Billie Jean Theide is an American artist known for creating sculptures and ornamental works in both metal and ceramics, which sometimes also incorporate found-objects or recycled materials. She is also an art professor at the University of Illinois at Urbana-Champaign, a curator of many exhibitions, and served as the President of the Society of North American Goldsmiths from 1995-1997.
Many of Theide’s sculptures are intended to look like teapots. In a 2002 article in American Craft, Marjorie Simon quoted Theide as saying these vessels are “an autobiographical record or account of numerous visual experiences.” Some of the visual experiences Theide references in her work are recognizable elements from objects she collects, including Hall Teapots and antique flatirons. She also often alludes to architecture, geological features, and military equipment in her sculptures.
In a recent artist’s statement, Theide wrote:
“I am at present preoccupied with displacing visual artifacts and images to influence perceptions and alter realities. Likenesses, representations, and copies are extracted and relocated into or onto paired surfaces for contemplation and reflection. I see beauty in the seemingly mundane. My creative practice is driven by a passion for history and collecting, an interest in hybridization, the absurd, and the human propensity for excess and ornamentation.”
Several of these themes can be seen in these two sculptures in the Kamm Collection. The earlier of these two, Butte #EF-9 (1998), is intended to represent a teapot, with a pouring spout and a protruding lid, but also resembles a flatiron, an ironclad warship, and the butte formations of the American west. The butte form, which Theide has used in several sculptures, is specifically a reference to the buttes that Theide has driven past many times while traveling between the Midwest and California.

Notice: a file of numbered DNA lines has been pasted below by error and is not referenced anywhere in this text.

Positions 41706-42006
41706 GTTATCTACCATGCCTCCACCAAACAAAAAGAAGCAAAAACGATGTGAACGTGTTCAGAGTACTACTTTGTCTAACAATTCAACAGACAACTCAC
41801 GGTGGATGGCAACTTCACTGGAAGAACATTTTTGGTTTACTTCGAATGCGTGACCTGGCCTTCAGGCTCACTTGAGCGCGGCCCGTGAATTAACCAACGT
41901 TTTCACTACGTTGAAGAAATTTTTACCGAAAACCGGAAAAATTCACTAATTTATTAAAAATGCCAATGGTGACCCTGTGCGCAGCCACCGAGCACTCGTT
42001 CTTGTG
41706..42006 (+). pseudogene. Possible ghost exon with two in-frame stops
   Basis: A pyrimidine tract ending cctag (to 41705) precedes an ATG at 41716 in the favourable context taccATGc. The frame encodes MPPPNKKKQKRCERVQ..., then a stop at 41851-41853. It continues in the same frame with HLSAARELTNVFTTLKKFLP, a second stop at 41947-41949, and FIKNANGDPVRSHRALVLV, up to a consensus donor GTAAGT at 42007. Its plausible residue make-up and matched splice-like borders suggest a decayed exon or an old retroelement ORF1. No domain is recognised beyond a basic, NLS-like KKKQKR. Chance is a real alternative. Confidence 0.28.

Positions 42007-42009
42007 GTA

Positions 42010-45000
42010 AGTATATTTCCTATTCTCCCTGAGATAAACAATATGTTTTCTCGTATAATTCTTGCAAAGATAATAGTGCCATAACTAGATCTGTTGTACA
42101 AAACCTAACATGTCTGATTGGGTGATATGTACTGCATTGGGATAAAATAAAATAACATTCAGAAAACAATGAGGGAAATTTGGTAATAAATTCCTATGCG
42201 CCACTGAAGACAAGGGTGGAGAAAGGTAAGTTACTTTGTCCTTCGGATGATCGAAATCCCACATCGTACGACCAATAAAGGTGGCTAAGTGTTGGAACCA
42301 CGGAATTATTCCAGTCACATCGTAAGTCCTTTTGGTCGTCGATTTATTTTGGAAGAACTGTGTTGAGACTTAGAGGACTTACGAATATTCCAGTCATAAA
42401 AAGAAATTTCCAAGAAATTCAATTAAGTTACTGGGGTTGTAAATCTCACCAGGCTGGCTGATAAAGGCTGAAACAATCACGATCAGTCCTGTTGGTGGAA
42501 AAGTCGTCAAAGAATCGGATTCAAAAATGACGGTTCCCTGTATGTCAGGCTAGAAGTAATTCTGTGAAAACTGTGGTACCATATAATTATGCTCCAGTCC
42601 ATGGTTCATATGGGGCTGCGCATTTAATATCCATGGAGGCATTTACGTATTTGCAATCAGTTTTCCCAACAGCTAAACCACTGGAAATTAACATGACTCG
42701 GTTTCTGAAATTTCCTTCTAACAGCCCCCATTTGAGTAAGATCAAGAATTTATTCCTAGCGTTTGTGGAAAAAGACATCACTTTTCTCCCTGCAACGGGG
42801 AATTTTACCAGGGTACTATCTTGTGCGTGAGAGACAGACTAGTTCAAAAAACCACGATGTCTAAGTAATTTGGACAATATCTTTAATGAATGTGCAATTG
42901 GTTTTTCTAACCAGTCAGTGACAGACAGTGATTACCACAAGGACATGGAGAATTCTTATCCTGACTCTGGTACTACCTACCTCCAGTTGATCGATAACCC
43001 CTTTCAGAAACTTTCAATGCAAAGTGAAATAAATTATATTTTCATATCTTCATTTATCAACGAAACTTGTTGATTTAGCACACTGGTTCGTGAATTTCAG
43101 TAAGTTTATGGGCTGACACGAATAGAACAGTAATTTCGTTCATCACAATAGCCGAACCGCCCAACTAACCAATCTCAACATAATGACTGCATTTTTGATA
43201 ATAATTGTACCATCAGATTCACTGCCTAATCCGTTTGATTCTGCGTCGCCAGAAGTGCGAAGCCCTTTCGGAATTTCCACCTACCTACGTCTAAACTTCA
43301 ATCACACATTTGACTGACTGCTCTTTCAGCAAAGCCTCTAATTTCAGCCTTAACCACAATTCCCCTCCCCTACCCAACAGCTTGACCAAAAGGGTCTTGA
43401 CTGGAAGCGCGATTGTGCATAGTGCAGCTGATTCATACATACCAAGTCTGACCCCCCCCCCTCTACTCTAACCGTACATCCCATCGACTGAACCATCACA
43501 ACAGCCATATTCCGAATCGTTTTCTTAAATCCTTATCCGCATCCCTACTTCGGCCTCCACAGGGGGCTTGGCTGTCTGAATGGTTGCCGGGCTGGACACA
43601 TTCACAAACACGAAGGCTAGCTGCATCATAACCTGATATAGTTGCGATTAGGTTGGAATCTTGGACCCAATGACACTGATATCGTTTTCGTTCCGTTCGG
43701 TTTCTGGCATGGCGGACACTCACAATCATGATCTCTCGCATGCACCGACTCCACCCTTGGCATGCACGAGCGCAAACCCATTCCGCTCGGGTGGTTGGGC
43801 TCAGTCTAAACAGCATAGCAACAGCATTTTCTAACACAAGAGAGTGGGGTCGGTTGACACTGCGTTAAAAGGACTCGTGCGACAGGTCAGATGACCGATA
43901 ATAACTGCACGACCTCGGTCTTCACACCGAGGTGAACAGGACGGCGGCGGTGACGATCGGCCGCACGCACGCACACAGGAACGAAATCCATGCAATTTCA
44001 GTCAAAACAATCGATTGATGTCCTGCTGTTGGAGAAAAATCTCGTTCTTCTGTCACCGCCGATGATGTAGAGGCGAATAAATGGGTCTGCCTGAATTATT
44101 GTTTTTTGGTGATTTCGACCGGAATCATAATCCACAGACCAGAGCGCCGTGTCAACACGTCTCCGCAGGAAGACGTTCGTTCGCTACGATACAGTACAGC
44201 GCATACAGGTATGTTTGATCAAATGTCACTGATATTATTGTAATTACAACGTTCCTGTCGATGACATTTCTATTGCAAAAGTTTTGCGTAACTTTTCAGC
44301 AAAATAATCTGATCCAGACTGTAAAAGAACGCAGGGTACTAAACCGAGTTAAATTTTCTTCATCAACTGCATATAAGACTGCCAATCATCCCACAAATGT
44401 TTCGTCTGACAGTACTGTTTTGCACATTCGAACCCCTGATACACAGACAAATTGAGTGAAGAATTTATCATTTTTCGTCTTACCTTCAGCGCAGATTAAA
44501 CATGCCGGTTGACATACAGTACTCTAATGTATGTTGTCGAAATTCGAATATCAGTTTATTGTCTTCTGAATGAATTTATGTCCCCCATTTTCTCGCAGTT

The more recent sculpture, C. T. Art-Colortone: Chicago World’s Fair (2015), is also in the form of a teapot, with a cylindrical spout and handle at perpendicular angles, and a removable lid. This sculpture also references the 1933-1934 Chicago World’s Fair, also called the “Century of Progress Exposition,” in several elements, including in the title and the vintage linen postcards from World’s Fair on the surface. The tiered form of the teapot body is also a reference to the Art Deco architecture of the 1933 World’s Fair. This hybrid sculpture includes elements of history, Theide’s own habits of collecting, and references to dramatic instances of ornamental architecture.
While Theide’s choices of visual elements and their hybridization are personal and autobiographical, the manner in which she “displaces” or “relocates” visual artifacts and copies of other objects does prompt contemplation and reinterpretation of the meaning and ideas found in the work. For instance, the combination of a teapot and an ironclad warship in Butte #EF-9 brings to mind that both a teapot and an ironclad are tools that use boiling water, though one is for a specifically domestic purpose and the other is for violence.
“Billie Jean Theide.” Society of North American Goldsmiths.
Browne, Kathleen. “Object Lessons: Collecting, Display, and Art Practice.” Metalsmith, vol. 21, no. 3, 2004, pp. 40-47
“Billie Theide.” University of Illinois School of Art and Design.
Simon, Marjorie. “Billie Jean Theide.” American Craft, vol. 61, 2002, pp. 64-67.
Des Garenes, Christine. “Warm Welcome.” News Gazette, 24 Aug 2013, p. B1.